Ajuga reptans ‘Black Scallop’                 Bugleweed

S-PSH   3-6” average to moist soil

Even the many spikes of deep blue flowers in late spring and early summer are outshone by the gorgeous glossy leaves, which are a burgundy so dark it is almost black. Excellent spreading groundcover beautiful year round.

Alchemilla molllis                                  Lady’s Mantle

PSH   easy   12”

The very unusual, round leaves with scalloped and toothed edges are topped by chartreuse flowers in early summer. Especially prized for the way water beads on the silvery foliage.

 

Anemone x hybrida                     Japanese Anemone

S-almost FSH   18” leaves/3’ flowers   tough conditions

These late-blooming beauties are extremely floriferous with dozens of large, single to double flowers–in shades ranging from deep rose to white–held high above the leaves. You can count on a beautiful display from late August into November. One of my favorites!

Anemone nemorosa cultivars

European Wood Anemone

PSH-FSH   2-4”   woodland conditions

European wood anemone forms dense colonies of ferny leaves in woodland sites. In April, ‘Alba Plena’ and ‘Vestal’ have pure white, double flowers, ‘Bractiata’ has very unusual fringed white flowers with green and blue streaks, and ‘Wyatt’s Pink’ and “Pink Form ex Heronswood” both have pale pink flowers aging to dark pink. A. ranunculoides has yellow flowers, and A. seemanii has pale yellow flowers. Rarely available for sale. Summer dormant.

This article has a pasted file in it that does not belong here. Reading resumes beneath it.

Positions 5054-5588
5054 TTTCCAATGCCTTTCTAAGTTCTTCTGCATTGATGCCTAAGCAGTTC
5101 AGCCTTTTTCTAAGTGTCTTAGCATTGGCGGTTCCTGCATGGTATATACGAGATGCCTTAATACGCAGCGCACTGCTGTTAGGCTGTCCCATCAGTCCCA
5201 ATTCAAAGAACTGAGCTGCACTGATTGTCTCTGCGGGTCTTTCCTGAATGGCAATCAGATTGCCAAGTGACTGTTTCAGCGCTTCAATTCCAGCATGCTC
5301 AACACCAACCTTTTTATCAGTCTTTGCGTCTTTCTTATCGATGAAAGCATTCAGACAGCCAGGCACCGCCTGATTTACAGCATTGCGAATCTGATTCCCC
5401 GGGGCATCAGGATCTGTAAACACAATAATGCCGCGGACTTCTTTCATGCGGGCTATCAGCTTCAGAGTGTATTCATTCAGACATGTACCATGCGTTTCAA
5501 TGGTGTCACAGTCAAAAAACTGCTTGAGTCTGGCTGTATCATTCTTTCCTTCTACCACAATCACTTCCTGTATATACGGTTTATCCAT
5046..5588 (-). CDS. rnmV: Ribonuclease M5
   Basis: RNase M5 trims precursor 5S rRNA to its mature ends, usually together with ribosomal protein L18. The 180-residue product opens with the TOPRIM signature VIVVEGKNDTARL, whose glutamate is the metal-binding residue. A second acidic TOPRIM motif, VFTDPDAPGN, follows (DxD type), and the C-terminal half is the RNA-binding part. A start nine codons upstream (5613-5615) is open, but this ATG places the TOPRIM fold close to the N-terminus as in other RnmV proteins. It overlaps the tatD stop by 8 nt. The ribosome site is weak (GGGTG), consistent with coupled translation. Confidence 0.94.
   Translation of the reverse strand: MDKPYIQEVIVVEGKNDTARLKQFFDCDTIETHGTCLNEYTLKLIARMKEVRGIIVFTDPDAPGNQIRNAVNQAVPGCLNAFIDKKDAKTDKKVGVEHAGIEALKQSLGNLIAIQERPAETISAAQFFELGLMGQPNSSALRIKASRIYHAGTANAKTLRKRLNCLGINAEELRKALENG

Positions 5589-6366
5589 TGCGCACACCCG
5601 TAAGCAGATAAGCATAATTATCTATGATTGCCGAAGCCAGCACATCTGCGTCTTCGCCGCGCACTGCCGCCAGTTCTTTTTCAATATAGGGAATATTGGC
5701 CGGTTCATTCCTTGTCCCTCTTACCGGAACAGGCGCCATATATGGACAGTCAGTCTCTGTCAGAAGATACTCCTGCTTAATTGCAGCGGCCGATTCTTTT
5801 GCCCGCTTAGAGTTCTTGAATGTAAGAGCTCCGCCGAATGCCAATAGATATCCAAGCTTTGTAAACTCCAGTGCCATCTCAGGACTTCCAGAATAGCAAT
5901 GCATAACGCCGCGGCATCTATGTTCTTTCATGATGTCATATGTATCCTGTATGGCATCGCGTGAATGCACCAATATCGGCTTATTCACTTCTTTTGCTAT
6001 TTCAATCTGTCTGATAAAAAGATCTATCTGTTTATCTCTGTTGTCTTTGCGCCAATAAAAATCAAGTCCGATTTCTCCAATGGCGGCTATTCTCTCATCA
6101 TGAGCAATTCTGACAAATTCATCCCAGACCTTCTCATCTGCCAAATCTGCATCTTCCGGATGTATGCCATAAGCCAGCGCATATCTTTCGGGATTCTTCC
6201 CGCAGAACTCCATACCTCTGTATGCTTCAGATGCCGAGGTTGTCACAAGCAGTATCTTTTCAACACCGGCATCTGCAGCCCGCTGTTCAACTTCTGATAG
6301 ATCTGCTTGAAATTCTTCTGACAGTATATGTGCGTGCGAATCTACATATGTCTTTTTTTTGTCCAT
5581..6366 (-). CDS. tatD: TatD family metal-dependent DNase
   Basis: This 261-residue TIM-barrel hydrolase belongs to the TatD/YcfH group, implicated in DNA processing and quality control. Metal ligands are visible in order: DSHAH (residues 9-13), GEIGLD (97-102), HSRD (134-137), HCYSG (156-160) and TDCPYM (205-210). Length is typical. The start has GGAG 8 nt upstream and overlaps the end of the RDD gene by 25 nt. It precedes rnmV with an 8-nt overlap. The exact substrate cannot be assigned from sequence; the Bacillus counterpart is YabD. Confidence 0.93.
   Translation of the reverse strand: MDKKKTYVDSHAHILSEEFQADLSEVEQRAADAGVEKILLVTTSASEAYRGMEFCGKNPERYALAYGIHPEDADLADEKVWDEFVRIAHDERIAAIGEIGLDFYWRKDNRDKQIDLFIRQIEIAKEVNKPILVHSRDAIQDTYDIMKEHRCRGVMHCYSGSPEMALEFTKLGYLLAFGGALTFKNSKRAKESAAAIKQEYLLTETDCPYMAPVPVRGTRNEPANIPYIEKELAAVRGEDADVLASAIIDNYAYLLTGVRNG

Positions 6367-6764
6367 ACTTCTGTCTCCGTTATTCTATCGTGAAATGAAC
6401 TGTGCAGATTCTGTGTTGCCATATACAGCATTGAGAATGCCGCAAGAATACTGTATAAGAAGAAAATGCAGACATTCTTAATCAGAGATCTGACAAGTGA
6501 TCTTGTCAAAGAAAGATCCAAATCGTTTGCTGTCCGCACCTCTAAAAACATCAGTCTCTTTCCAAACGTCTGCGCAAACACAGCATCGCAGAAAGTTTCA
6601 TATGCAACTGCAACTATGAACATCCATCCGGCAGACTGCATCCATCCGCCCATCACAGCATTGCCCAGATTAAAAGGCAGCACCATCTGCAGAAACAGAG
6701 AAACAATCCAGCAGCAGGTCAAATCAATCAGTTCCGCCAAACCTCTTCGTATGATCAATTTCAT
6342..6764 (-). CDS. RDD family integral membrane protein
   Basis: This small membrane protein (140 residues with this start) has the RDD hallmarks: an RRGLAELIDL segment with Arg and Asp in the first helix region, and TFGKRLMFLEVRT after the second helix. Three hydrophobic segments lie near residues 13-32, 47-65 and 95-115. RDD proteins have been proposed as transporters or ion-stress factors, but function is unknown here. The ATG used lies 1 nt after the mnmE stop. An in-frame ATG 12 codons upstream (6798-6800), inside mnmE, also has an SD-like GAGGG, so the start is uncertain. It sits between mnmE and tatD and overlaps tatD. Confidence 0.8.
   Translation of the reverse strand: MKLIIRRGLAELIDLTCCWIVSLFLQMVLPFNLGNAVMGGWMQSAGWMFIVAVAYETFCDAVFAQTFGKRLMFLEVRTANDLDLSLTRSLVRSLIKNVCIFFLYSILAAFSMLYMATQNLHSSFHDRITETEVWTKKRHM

Anemone sylvestris                   Snowdrop Anemone

PSH   12”   well-drained, organic soil

Fragrant white flowers first bloom in April and May and then rebloom sporadically from August to late November. The dark green, finely cut leaves are attractive all season.

Aquilegia canadensis & cultivars    Wild Columbine

PSH-FSH   15-36”   well-drained soil, native

Wild columbine’s yellow flowers with scarlet spurs consistently attract hummingbirds to my garden from April through June. ‘Little Lanterns’ is a compact version of the species. ‘Corbett’ is a yellow-flowered form. Native to PA.

Arum italicum cultivars                         Italian Arum

S-FSH   12-18”   easy

‘Pictum’ is a wonderful plant with practically year- round interest from leaves, flowers, and fruit. The arrow-shaped, evergreen leaves, which emerge in fall and last through winter, are dark glossy green marbled with silver. The flower, a light green spathe (like a jack-in-the-pulpit), is followed by bright red berries. An elegant addition to the shady border–people can’t pass mine without commenting on their beauty. ‘Tiny Tot’ is a rare dwarf with distinct markings. Summer dormant.

Aruncus aethusifolius                   Dwarf Goatsbeard